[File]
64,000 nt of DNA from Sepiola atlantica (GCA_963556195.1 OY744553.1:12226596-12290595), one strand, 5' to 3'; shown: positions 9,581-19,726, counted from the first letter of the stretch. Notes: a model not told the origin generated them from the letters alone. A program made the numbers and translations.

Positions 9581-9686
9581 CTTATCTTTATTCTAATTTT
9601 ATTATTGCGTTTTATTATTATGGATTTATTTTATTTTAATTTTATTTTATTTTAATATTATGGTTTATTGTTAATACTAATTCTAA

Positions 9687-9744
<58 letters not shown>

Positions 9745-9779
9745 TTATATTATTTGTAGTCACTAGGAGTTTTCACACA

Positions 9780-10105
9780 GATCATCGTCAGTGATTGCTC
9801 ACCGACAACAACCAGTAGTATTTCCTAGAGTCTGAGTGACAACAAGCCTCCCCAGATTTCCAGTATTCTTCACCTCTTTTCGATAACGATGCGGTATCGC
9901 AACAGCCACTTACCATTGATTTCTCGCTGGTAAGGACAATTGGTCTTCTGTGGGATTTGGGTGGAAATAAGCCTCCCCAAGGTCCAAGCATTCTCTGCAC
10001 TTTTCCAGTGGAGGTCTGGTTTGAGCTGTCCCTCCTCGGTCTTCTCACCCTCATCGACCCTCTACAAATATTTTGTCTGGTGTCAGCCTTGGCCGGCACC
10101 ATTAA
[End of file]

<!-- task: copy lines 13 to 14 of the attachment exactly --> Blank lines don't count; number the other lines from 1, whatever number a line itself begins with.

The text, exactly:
10001 TTTTCCAGTGGAGGTCTGGTTTGAGCTGTCCCTCCTCGGTCTTCTCACCCTCATCGACCCTCTACAAATATTTTGTCTGGTGTCAGCCTTGGCCGGCACC
10101 ATTAA